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Colorado Ballet Society to present ‘There Might be Dragons’



Conquering your fears — whether it be stage fright or a fire-breathing dragon — is the name of the game this weekend for the Colorado Ballet Society.

The ballet school is presenting “There Might Be Dragons” on Saturday and Sunday at Falcon High School. The school’s primary division are performing the shows, featuring student dancers from 2 to 10 years old.

“It’s such a joy, dance students at this age, they’re so passionate, they love to dance and they love to perform for other people,” said Amy Schaefer, the school’s primary division manager.

The ballet tells the story of a page sent on a mission by a princess to deliver a present across an enchanted forest to another kingdom. The page, accompanied by a knight, must confront mythical creatures in the forest and overcome her fears as the knight helps teach her coping skills.

Near the end, the duo come face to face with a dragon — but all is not as it might seem.

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“The dragon is actually much smaller than it first appeared, and not nearly as scary as we thought it might be, and she becomes friends with the dragon and they continue on their journey,” Schaefer said. “They end up successfully delivering the birthday gift and realizing that even though they’re scared they can do great things and they don’t have to give up.”

Working with the young students was a highlight for Schaefer.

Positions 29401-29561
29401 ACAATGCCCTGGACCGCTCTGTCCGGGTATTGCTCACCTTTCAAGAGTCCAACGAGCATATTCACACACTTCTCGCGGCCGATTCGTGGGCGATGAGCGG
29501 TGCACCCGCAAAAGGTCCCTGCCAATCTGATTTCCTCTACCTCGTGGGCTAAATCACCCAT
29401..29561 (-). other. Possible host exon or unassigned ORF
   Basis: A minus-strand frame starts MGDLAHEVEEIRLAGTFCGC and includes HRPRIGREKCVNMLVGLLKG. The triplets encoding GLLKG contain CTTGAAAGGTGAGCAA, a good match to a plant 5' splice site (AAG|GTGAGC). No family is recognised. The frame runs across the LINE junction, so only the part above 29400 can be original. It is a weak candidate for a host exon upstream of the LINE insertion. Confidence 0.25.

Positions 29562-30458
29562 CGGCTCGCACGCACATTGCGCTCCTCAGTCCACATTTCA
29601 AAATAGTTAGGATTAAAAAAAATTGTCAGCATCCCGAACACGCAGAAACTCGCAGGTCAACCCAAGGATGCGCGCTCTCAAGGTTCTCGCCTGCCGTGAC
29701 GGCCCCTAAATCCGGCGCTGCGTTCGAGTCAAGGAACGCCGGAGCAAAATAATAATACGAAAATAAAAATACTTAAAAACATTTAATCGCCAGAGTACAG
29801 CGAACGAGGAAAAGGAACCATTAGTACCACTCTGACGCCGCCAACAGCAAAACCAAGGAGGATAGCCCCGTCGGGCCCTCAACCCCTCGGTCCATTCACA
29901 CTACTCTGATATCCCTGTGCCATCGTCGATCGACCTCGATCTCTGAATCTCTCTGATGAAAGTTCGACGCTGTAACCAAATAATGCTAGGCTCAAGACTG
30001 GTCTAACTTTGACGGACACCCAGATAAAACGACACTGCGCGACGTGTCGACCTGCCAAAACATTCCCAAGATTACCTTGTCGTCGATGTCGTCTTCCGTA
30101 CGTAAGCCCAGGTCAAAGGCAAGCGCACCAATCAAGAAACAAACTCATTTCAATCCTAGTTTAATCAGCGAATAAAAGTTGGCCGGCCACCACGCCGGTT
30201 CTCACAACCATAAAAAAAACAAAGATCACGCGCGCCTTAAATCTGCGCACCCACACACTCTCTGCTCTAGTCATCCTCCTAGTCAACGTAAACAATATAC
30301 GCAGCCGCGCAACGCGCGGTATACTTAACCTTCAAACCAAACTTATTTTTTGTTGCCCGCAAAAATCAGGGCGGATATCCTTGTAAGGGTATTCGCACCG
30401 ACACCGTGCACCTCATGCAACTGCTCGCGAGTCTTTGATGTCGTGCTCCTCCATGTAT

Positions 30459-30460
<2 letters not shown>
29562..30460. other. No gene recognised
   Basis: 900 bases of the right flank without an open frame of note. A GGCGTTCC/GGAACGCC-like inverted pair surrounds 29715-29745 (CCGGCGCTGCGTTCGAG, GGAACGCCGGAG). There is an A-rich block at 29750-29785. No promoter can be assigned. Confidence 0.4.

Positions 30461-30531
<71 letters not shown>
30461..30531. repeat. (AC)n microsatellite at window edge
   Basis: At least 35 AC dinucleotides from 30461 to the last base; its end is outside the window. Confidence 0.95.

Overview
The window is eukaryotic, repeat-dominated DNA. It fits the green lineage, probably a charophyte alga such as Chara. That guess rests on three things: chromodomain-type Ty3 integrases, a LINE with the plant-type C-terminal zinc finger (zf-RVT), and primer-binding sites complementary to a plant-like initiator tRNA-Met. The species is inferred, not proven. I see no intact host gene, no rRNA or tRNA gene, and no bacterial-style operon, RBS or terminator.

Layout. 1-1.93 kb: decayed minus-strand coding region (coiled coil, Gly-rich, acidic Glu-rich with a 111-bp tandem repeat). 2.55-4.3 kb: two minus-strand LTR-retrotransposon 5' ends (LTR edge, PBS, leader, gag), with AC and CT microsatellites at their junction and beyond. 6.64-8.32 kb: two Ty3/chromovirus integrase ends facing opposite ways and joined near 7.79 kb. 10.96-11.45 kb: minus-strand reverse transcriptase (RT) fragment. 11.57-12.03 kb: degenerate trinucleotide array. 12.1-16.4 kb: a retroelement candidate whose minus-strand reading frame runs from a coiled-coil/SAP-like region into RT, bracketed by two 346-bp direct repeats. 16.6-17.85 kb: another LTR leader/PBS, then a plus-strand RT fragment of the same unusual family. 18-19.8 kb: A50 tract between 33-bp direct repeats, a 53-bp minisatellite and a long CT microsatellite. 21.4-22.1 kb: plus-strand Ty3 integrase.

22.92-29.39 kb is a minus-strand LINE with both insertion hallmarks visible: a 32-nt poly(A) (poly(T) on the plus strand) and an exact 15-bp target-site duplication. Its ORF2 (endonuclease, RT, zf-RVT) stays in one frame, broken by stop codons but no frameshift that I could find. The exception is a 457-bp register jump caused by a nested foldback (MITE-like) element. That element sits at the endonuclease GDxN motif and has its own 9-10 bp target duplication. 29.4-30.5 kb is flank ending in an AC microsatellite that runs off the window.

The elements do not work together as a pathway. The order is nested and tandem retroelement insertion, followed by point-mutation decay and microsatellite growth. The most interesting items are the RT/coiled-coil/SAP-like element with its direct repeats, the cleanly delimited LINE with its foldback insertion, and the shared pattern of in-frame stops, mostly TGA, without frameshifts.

“When we get to work with them at this age, they just smile so big. It’s so rewarding for us as teachers. We have to be well organized, have all of our ducks in a row to make sure that their experience is a really positive one because being onstage is very new for them,” she said. “We do our best to really support them and scaffold their training so that they’re very well prepared.”

With about 200 students spread among the four performances, Schaefer has been working on production for almost 18 months now — and she’s excited to see if come to fruition.

“I hope the audience has a deep appreciation for the value of dance in their children’s lives. Of course, we’re a little bit biased, but I think that the arts and dance in particular is such a benefit to young people,” she said. “They learn not only to physically train their body, but mental readiness, and then the social/emotional skills of perseverance. I hope this show inspires the audience to also have those skills in their life.”

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